has ascertained that he attended Bristol Cathedral Choir School, which makes him a faux-prole. Banksy’s first name, according to Clarke, is Robin – hardly an appellation favoured by families on council estates. Breaking the promise of its subtitle, EllsworthJones’s book catches no glimpse of the man behind the wall. All he can do is contribute to his mystique. Having never been photographed – or only from behind, by Clarke’s mum – Banksy has a thousand faces. He is sometimes described as a latter-day Robin Hood, though it’s not clear that he’s redistributing wealth as the sylvan bandit did; he is more aptly likened to the elusive Scarlet Pimpernel. But as in the case of Father Christmas, the legend, as Ellsworth-Jones says, is “better than the real thing”. Ellsworth-Jones writes perceptively about the “ethical dilemmas” created by Banksy’s marketing techniques, yet still communicates the excitement of a “treasure hunt” for traces of his work in the scruffier purlieus of London. Clarke can’t compete. His most eloquent tribute to Banksy’s work is to call it “cool-as-fuck”. Whatever you think of the aerosol guerrilla, he deserves better than that.

Photo Credit: google images


Fairey: Guerilla Art Frank Shepard Fairey, born Frank Shepard

Fairey, February 15, 1970, in Charleston, South Carolina. In 1992, while still an illustration student at RISD, Fairey started his first business venture, Alternate Graphics, to showcase his emerging design and silkscreen printing talents. He created stickers, t-shirts, skateboards, and posters which were all available via black and white mail order catalogs that he distributed. He also did small commercial printing jobs for clients to help cover some of his expenses. In 1994, Helen Stickler created a documentary film, Andre the Giant Has a Posse, that

focused on Fairey and the growing phenomenon of his subversive stickers and posters. By 1995, Fairey had two or three full time employees, two of whom were long time friends from Charleston, whom he had known through his many years of skateboarding. During this time, he also created a small sister brand, Subliminal Projects, with Blaize Blouin, and released several skateboard and poster designs using this moniker. Fairey created a skateboard video, ADD (Attention Deficit Disorder), that showcased the small group of skateboarders that he sponsored via Alternate Graphics. In 1996, Fairey moved from Providence,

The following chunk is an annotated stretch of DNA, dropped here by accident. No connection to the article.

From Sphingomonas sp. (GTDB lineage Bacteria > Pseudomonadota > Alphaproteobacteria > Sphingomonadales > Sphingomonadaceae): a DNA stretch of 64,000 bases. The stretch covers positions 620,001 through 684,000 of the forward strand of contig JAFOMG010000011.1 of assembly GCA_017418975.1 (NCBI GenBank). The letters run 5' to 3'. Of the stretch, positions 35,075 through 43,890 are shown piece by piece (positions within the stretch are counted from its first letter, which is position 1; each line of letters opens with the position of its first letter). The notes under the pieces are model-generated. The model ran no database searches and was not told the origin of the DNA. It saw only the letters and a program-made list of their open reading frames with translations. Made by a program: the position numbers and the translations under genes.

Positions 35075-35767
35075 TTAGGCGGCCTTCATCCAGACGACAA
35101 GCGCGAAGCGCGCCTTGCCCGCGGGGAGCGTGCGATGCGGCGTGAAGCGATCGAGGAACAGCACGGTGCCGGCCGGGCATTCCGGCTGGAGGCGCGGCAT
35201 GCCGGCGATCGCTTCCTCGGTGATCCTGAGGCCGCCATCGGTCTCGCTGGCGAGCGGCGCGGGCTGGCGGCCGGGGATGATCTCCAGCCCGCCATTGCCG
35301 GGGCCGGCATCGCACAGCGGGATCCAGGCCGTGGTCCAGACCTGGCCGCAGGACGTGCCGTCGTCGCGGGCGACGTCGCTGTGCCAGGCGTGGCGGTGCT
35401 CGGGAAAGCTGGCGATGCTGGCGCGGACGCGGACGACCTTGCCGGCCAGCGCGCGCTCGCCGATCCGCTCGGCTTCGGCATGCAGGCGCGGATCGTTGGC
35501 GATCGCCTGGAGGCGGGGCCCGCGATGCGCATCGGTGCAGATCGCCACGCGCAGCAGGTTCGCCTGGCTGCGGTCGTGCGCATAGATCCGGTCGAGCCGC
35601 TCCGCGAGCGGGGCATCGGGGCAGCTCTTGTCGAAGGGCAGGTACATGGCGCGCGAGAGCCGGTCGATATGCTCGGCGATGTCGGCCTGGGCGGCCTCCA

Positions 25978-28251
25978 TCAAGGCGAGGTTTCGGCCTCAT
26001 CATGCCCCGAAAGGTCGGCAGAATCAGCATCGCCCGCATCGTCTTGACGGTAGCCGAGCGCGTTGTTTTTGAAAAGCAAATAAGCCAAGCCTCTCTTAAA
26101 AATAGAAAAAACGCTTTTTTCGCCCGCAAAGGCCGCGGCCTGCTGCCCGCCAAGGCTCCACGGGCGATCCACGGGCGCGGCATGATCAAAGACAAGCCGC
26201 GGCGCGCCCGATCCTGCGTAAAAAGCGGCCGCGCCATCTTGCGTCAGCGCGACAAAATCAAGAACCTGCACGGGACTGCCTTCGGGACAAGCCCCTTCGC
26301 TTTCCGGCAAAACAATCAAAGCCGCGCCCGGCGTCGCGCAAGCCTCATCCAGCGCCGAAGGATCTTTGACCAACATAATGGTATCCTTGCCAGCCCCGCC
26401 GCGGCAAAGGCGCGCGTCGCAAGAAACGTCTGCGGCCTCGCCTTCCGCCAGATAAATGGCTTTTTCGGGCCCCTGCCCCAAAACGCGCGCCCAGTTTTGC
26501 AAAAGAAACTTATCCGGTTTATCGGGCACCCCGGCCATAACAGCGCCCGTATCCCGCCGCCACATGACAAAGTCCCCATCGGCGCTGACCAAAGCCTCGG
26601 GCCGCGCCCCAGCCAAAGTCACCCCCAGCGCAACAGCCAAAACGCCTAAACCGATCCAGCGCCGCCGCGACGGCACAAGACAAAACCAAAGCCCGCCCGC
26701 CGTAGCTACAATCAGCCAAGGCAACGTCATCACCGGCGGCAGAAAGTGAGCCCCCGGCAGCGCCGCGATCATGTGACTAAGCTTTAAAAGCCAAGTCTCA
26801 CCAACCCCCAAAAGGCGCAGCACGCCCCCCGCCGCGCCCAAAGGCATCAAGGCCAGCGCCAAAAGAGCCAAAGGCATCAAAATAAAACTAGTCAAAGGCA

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One of Shepard Fairey’s famous Obey Gaint variations

RI, to San Diego, CA, to partner with Andy Howell in Giant Distribution. Shortly thereafter, Fairey partnered up with Dave Kinsey, Philli p De Wolff, and Howell to form First Bureau of Imagery, FBI, a branding, marketing and design firm targeting the emerging action sports market. In 1999, FBI was dissolved and Fairey, Kinsey, and De Wolff formed BLK/MRKT, another branding, marketing, and design firm. During this time, Fairey met his future wife, Amanda Ayala, who began working with him. In 2001, the BLK/MRKT offices were moved from San Diego to Los Angeles and expanded to include a small art gallery. De Wolff’s partnershi p was purchased by Fairey and Kinsey, who became the sole propietors of the operation, now doing business from an office in the historic Wiltern building located in Koreatown. In 2003, Fairey and Kinsey decided to make a professional split; Fairey kept the location and most of the employees, renamed his agency Studio Number One [1], and renamed the art Photo Credit: google images

gallery Subliminal Projects [2]. Kinsey took the name BLK/MRKT and its gallery, and relocated it to Culver City, CA, where it is still in operation. In 2004, Fairey teamed up with long time friend Roger Gastman to create a quarterly publication, Swindle. The magazine documents pop culture, fashion, and music, and each issue is released in both soft cover and hard cover. In 2006, Fairey released a comprehensive, hard cover monograph, Supply and Demand, that documents much of his personal and professional design work. The entire book was designed in-house at Studio Number One and it is published by Ginko Press. It is currently in its third edition. Fairey married Amanda Ayala in December of 2001 in Charleston, SC. In June 2005 Amanda gave birth to their first child, daughter Vivienne, named after punk fashion icon, Vivienne Westwood. In January of 2008, their second daughter, Madeline, was born.

Photo Credit: google images


Magazine Project 1  
Magazine Project 1  

First magazine Project